Wednesday, February 10, 2010

The Voice of the Coffee-House and Your Stories

Without even thinking about it, you reached a state in your evolution as a writer when you were no longer writing to everyone but to a much narrower group, still without many facial or demographic characteristics, more along the lines of mystery readers or science fiction readers or adventure readers, or readers of contemporary event. This was because you were thinking these would be interesting landscapes to be writing in and why shouldn't readers in these fields like your material? You had ample reason to find out why readers in any field might not stand in line to pick up publications in which your work appeared. Indeed, you had equally ample reason to find out why you began to get the distinct feeling that readers had expectations, one of which was that the writer make the metaphoric equivalent of eye contact with them as they tell their stories.

By the time you more or less blundered into working on the other side of the desk, the publisher side, you'd begun to learn something about reader tolerance as in how much of anyone's writing was a reader willing to take? This insight came to you as the result of 1) many, many long letters, sent to you simply because of the accident by which you were able to sign your letters as Shelly Lowenkopf, editor, and 2) by the amount of time you were spending in the writing of letters. Thanks to a remarkable secretary named Peggy, you quickly reached the plateau where ninety-five percent of your letters did not take more than one page and a good sixty percent of these did not take more than one paragraph. Even though you were dictating many of these letters to Peggy, you were also seeing some image of the recipient in your mind's eye, which gave you the added impetus to address all your writing to someone. You could easily delete the address, Dear Whomever, and the complementary close, Yours, or Cordially, or Sincerely after the first draft. It seemed appropriate to write stories and chapters of novels to or at a person, particularly someone you knew well enough to be fond of or in love with or respectful of.

This was as close as you were able to come at the time to articulating voice, which includes authorial intent and state of mind, leavened by authorial feeling in general and specificity. If I don't like you, I'm not going to be casually informative, certainly not overtly respectful, perhaps even a bit snarky or ironic. Depending on how much I like you, I'm going to be informal, confidential, up front, conspiratorial, with the occasional tease tossed in.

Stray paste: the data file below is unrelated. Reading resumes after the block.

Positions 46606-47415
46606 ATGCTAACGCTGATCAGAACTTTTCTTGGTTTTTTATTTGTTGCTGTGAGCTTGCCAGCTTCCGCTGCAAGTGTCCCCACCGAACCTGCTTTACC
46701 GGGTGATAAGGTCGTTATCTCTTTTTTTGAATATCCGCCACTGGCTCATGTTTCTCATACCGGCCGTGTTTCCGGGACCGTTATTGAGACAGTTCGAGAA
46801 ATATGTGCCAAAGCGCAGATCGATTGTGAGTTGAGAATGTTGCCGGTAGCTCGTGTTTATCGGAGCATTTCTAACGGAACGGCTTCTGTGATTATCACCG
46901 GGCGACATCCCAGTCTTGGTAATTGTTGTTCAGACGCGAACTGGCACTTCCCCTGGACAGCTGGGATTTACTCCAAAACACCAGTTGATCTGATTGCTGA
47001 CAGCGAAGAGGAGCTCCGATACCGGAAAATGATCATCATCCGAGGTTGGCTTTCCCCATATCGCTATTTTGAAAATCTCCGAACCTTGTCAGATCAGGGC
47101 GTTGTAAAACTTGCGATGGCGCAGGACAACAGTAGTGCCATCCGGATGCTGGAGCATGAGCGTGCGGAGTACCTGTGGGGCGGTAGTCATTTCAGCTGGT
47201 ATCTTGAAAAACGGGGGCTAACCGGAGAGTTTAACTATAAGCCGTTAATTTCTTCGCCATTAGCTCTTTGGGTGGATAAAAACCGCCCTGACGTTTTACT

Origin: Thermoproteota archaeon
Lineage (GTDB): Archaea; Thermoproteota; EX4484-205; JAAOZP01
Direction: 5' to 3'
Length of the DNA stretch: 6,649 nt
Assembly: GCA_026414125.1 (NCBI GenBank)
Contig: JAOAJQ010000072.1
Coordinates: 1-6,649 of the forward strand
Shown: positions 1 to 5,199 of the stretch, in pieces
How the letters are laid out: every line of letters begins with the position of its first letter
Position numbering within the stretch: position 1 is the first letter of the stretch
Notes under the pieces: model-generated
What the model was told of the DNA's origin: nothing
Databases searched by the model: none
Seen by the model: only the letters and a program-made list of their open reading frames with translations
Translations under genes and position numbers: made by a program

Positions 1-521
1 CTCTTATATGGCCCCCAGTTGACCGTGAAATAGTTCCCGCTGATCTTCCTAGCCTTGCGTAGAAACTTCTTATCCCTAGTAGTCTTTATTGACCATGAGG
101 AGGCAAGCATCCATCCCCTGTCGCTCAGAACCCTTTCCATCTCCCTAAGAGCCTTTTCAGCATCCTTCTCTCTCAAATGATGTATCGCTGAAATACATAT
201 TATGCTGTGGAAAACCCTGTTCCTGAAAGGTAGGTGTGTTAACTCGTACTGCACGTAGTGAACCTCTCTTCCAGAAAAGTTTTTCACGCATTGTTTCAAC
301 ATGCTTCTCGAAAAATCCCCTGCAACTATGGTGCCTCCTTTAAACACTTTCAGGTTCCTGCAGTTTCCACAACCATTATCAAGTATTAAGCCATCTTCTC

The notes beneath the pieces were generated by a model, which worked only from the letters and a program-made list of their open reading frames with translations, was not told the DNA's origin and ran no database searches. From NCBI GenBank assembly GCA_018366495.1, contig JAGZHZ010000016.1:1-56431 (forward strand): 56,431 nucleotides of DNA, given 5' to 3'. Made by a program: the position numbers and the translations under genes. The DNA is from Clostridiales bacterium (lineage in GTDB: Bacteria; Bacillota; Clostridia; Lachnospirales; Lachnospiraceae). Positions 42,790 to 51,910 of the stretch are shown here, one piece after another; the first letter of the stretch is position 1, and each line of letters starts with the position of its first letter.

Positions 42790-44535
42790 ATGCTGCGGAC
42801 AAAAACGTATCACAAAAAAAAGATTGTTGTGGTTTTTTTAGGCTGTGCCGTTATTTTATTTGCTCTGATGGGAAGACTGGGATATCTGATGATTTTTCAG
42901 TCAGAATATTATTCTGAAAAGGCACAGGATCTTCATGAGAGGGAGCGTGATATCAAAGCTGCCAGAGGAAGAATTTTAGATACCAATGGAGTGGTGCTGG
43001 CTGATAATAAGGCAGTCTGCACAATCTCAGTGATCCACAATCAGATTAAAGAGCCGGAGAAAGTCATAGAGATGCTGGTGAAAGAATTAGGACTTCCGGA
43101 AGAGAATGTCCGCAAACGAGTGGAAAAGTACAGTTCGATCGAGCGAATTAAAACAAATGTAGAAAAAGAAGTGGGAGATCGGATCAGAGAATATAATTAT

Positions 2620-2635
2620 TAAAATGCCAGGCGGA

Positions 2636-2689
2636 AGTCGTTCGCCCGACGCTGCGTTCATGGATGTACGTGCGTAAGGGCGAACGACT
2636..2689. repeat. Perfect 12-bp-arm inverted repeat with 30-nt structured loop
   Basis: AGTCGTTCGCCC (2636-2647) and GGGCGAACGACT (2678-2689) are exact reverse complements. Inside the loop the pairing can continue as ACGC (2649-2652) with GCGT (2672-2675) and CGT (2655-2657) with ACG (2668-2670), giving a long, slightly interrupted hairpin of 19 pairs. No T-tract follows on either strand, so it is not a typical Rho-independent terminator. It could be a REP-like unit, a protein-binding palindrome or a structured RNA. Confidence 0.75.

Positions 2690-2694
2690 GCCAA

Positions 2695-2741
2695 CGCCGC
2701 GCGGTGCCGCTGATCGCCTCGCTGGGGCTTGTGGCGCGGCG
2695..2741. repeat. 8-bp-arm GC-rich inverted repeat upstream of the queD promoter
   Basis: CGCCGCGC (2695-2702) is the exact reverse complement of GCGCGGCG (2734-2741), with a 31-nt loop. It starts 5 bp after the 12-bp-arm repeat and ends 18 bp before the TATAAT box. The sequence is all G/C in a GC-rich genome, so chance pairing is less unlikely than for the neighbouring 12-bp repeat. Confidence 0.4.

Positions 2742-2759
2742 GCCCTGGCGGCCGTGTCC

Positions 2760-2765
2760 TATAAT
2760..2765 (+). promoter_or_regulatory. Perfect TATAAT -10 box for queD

By now, much as you like writing to a particular person, especially for the conveyed sense of intimacy and informality, you appear to have come full circle. The circle is easy enough to explain. You are writing for yourself, to yourself, at yourself. You are also going public with it, leaving it out there so that anyone who wishes may eavesdrop. There are likely to be many who will in effect switch to other channels, to other authors, to other voices, to other genera other than those in which you write. At one time, you may have been snarky about that, but as things stand today, you are not snarky when you find a book that does not speak to you.

You get a certain reinforcement of your approach by spending some hours per week in a coffee shop, not merely enjoying the coffee but being aware of the background voices and conversations and their effect on you. A favored game is trying to settle down to writing, then seeing how long you can remain absorbed before some particularly unattractive voice arrests your attention, wrenches you from your absorption. Male or female? Low, high-pitched, squeaky, idiosyncratic with such filler words as I mean or you know? Imparting the manic sense of self-importance or perhaps even at the other end of the spectrum, self-pity?

These coffee shop voices are supplements to the voices you do not want for your front-rank characters--unless, of course, you want to start them off with the albatross of being someone who will have to undergo some change. These coffee-shop people are all perfectly delightful, reasonable sorts who bear you no ill will and may scarcely recognize you. It is not their fault that their speech mannerisms tend to irritate you or put you off. But the same thing is true of the professionally trained voice, say the radio disc jockey or the commentators on the various music stations which draw your interest. So the calculus does revolve about you in the area of pure voice. Your coffee-shop people have an age range from about early teens on through seventies and eighties, the occasional pre-teen dragged in by a parent or grandparent. Some of them have voices you'd cheerfully listen to. You can't tell from looking. The individuals at every age who seem most visually pleasing to you may check out to have voices that need WD-40 or 3-in-1 Oil. They all inform the catalogue you keep in your head of how you want your work to sound and how you do not, under any circumstances, want it to sound; how, alas, it most certainly sounded at one tie before you were aware.

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